Containing fear and greed are key to making money
Many skills are required for trading successfully in the financial markets. They include the abilities to evaluate a company’s fundamentals and to determine the direction of a stock’s trend. But neither of these technical skills is as important as the trader’s mindset.
Containing emotion, thinking quickly, and exercising discipline are components of what we might call trading psychology.
There are two main emotions to understand and keep under control: fear and greed.
Traders often have to think fast and make quick decisions, darting in and out of assets on short notice. To accomplish this, they need a certain presence of mind. They also need the discipline to stick with their own trading plans and know when to book profits and losses. Emotions simply can’t get in the way.
Overall investor sentiment frequently drives market performance in directions that are at odds with the fundamentals.
The successful investor controls fear and greed, the two human emotions that drive that sentiment.
Understanding this can give you the discipline and objectivity needed to take advantage of others’ emotions.
When traders get bad news about a certain asset or about the economy in general, they naturally get scared. They may overreact and feel compelled to liquidate their holdings and sit on the cash, refraining from taking any more risks. If they do, they may avoid certain losses but may also miss out on some gains.
Traders need to understand what fear is: a natural reaction to a perceived threat. In this case, it’s a threat to their profit potential.
Quantifying the fear might help. Traders should consider just what they are afraid of, and why they are afraid of it. But that thinking should occur before the bad news, not in the middle of it.
By thinking it through ahead of time, traders will know how they perceive events instinctively and react to them, and can move past the emotional response. Of course, this is not easy, but it’s necessary to the health of an investor’s portfolio, not to mention the investor.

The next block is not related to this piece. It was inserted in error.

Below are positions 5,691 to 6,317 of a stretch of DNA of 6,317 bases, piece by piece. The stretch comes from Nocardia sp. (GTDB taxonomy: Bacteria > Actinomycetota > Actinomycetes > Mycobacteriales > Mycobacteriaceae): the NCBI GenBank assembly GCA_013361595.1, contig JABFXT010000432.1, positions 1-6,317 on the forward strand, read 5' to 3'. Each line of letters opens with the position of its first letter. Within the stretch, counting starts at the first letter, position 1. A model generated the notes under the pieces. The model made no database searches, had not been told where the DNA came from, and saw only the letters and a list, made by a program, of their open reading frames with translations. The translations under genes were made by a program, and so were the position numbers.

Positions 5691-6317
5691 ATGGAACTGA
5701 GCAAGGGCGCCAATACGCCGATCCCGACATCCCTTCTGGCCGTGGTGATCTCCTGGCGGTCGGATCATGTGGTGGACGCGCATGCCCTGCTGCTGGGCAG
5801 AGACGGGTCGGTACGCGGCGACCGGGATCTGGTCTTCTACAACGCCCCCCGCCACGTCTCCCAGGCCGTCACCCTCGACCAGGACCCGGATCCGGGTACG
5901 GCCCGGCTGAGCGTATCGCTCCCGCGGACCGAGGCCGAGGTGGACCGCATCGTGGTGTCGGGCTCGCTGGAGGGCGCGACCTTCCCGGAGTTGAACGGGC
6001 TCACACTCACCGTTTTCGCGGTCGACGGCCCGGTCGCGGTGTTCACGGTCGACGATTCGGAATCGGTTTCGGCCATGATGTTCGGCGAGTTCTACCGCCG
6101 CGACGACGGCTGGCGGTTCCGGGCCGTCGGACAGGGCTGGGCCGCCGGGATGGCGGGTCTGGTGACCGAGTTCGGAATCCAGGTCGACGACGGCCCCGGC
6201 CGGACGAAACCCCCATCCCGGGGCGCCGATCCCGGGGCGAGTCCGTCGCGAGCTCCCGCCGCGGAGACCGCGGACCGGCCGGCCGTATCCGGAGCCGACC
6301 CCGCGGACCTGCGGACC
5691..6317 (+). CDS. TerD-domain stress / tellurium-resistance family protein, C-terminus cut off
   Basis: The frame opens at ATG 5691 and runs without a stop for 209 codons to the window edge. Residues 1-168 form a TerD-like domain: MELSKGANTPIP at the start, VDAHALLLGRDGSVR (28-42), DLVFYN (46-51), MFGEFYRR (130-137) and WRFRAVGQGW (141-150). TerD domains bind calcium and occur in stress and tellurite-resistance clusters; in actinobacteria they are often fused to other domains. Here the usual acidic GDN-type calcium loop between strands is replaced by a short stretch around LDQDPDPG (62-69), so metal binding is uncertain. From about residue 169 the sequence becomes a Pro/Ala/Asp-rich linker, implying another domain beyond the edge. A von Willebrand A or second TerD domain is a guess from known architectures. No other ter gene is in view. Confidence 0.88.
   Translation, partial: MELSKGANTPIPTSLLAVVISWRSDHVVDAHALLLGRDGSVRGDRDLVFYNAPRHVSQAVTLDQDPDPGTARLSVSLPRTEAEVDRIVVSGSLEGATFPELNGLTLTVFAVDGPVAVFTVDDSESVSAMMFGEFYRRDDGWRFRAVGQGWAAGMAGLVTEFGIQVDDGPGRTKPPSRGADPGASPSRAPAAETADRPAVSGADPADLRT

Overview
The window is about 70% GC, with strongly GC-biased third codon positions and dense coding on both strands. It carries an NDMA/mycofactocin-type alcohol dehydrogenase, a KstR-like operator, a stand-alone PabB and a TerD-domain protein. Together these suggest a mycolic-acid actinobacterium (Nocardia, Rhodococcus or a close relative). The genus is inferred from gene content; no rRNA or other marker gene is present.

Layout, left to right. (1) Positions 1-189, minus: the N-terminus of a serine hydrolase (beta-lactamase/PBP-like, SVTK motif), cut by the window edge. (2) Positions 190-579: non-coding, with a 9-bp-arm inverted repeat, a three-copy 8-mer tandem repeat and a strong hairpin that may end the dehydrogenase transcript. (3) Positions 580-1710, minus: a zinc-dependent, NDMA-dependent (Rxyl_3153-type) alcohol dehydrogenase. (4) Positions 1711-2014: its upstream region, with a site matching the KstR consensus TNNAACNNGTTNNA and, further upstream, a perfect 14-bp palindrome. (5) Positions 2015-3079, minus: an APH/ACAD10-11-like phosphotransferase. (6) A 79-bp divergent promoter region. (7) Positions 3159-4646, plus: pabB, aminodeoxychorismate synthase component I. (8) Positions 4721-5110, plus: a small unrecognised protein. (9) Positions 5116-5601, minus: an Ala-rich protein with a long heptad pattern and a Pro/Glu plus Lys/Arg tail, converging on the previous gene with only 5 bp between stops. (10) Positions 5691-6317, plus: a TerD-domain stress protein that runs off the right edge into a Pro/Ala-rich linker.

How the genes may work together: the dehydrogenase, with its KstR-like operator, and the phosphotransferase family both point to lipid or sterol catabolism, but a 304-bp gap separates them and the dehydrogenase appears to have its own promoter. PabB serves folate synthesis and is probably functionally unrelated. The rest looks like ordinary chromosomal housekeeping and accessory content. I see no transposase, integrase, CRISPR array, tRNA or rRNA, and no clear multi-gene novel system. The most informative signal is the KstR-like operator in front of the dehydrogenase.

Fear and greed are the two visceral emotions to keep in control.
There’s an old saying on Wall Street that “pigs get slaughtered.” This refers to the habit greedy investors have of hanging on to a winning position too long to get every last tick upward in price. Sooner or later, the trend reverses and the greedy get caught.
Greed is not easy to overcome. It’s often based on the instinct to do better, to get just a little more. A trader should learn to recognize this instinct and develop a trading plan based on rational thinking, not whims or instincts.
A trader needs to create rules and follow them when the psychological crunch comes. Set out guidelines based on your risk-reward tolerance for when to enter a trade and when to exit it. Set a profit target and put a stop loss in place to take emotion out of the process.
In addition, you might decide which specific events, such as a positive or negative earnings release, should trigger a decision to buy or sell a stock.
It’s wise to set limits on the maximum amount you are willing to win or lose in a day. If you hit the profit target, take the money and run. If your losses hit a predetermined number, fold up your tent and go home.
Either way, you’ll live to trade another day.
Conducting Research and Review
Traders need to become experts in the assets that interest them. Keep on top of the news, educate yourself and, if possible, go to trading seminars and attend conferences.
Devote as much time as possible to the research process. That means studying charts, speaking with management, reading trade journals, and doing other background work such as macroeconomic analysis and technical analysis.
Knowledge can also help overcome fear.
It’s important for traders to remain flexible and consider experimenting from time to time. For example, you might consider using demos to study how to mitigate risk. One of the best ways a trader can learn is by experimenting (within reason). The experience may also help reduce emotional influences.
Finally, traders should periodically assess their own performances. In addition to reviewing their returns and individual positions, traders should reflect on how they prepared for a trading session, how up to date they are on the markets, and how they’re progressing in terms of ongoing education. This periodic assessment can help a trader correct mistakes, change bad habits, and enhance overall returns.
By Glenn CurtisRecommend0 recommendationsPublished in